Posts Tagged ‘electricity’

Hyperscale data center in Dublin developed by EdgeConneX. (Image credit: EdgeConneX)


The BBC thinks we should agonise over our ‘carbon footprint’ in relation to computer data centres, due to their massive use of electricity (and water). It’s supposed to be a ‘crisis for which we are all to blame’. Another question then: how is this not also a problem for advocates of expanding electric power into transport and other areas of energy usage with lithium batteries, which are produced with huge volumes of water in the mining process and soak up vast amounts of electricity when collectively recharged?
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Today Monday 6 February 2023, there is a new episode of Panorama. Is the Cloud Damaging the Planet?

The Cloud is fantastic, and we all have come to rely on it, says Memorable TV.

It’s where all of our memories and correspondence live, the engine behind all of our web searches, and the conduit for all of our television binges.

Cloud computing, however, requires massive data centres that consume tremendous quantities of both water and electricity behind the scenes.

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Classifying this as humour may not be appropriate, but we live in hope.
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IT IS the year 2050 and Britain, relentlessly driven by the governing Labour-Green coalition, has achieved Net Zero, imagines David Wright @ TCW (The Conservative Woman).

The nation is quite unrecognisable from the comfortable, well-fed country it was in the early part of the 21st century.

Massive wind turbines cover the landscape; the old ones built 25 years ago now knocked down and lying next to the new ones because it was uneconomic to remove them.

The whole country is covered in a dense spider’s web of power lines from the multitude of wind and solar farms miles from where the power is needed.

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Isar nuclear power site, Bavaria


Replacing what worked with what sounded good is finally running up against reality. The days of indulging in fantasy energy futures are fading. There’s so-called climate policy, and then there’s the need to survive the winters and keep the lights on. Back to the future.
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Russia’s war in Ukraine is forcing a rethink of energy security not only in Germany but also by the entire continent, and nuclear power is one of the winners, says OilPrice.com.

For decades, Germany has maintained a love-hate relationship with nuclear power. Currently, Germany has three existing nuclear reactors that produce ~6% of the country’s power supply, a far cry from the 1990s when 19 nuclear power plants produced about a third of the country’s electricity supply.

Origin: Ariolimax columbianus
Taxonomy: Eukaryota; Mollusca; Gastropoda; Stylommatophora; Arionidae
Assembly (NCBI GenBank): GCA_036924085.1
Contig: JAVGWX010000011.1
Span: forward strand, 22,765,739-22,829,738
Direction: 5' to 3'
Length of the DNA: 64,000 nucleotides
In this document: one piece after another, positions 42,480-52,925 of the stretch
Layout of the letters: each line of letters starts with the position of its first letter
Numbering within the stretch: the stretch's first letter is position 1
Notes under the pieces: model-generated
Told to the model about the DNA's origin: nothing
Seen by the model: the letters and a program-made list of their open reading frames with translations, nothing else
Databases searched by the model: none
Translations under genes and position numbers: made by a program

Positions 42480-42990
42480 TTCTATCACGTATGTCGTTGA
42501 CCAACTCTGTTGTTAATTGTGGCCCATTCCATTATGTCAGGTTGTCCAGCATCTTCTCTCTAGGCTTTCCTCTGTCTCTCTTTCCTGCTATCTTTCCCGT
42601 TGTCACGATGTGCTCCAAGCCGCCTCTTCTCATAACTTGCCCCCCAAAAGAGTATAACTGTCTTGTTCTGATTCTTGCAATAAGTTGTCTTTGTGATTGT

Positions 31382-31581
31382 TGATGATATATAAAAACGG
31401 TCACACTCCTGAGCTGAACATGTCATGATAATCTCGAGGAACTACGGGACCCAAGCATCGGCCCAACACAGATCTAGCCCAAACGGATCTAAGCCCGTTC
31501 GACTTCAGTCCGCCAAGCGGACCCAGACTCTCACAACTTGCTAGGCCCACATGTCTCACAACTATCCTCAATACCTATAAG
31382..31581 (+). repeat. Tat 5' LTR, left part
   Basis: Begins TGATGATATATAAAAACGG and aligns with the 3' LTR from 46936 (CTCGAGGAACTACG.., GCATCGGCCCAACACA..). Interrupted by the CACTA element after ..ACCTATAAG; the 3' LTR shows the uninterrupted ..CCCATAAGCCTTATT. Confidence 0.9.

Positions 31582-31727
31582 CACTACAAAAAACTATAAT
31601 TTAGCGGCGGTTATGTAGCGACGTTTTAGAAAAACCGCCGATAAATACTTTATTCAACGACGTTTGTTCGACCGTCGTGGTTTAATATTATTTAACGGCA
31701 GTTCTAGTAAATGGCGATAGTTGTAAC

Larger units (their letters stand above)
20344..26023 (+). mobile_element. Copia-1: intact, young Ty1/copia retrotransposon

The genesis of the current state of affairs can be traced back to 1998 when a new center-left government consisting of the Greens party and Social Democrats started demanding that the country moves away from nuclear power, a long-held objective of the Greens.

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Risky business [image credit: safetysource.co.nz]


York is a notoriously flood-prone place and these wagons under-performed in a big way, restricting themselves to cricketing weather. The costly attempt to help save the planet by adopting net-zero climate dogma thus faltered. The ‘wrong type of weather’ excuse used to refer to UK trains, but now it’s moved on.
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Two electric bin lorries bought by City of York Council in a bid to cut carbon emissions were unable to operate when it rained, it has emerged.

Rain caused the wagons to be taken off the city’s roads for up to 26 days a month several times last year, reports BBC News.

The vehicles stopped working for a combined total of 481 days between January 2021 and November 2022.

The council bought the vehicles in 2020 as part of its drive to achieve net zero emissions by 2030.

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Where’s The Electricity?

Posted: January 21, 2023 by oldbrew in Batteries, Energy
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Electricity: before you can use it you have to generate it, and the worldwide demand only ever goes up.
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PA Pundits International

By Ronald Stein ~

One of the best-known quotes was where’s the beef?from Clara Peller who was a manicurist and American character actress who, at the age of 81, starred in the 1984  advertising campaign for the Wendy’s fast food restaurant chain.

Today, the huge dark cloud over EV projected sales, is the availability of electricity to charge batteries which leads us to the quote for the foreseeable future, Where’s the electricity?

The Elephant in the EV sales room that no one wants to talk about is the limited amount of electricity available to charge the EV batteries.

The global fleet of road vehicles in 2022 numbered about 1.446 billion, that’s with a “B”.

Of this huge global fleet, only 12 million were electric vehicles (EV) in 2021. Thus, less than one percent of the worldwide road vehicle fleet were EVs, and more than 99-percent…

View original post 548 more words

Heysham power station [image credit: Belfast Telegraph]


The UK government is running short of electricity supply options due to net zero policies based on climate obsessions, as well as years of reluctance to believe that renewable energy is, and will always be, too erratic and unreliable. A power supply crunch is looming.
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The Telegraph reports:
Two nuclear power stations crucial to keeping Britain’s lights on risk being closed next year as a result of Jeremy Hunt’s windfall tax, their French owner warns today.

EDF, which operates all five of the country’s serving nuclear plants, said the Chancellor’s raid on power producers will make it harder to keep the ageing Heysham 1 and Hartlepool stations open as long as hoped.

It would mean the sites close in March 2024, potentially removing the “cushion” of spare capacity used by the National Grid to avoid blackouts and reducing nuclear power generation in Britain to its lowest level since the 1960s.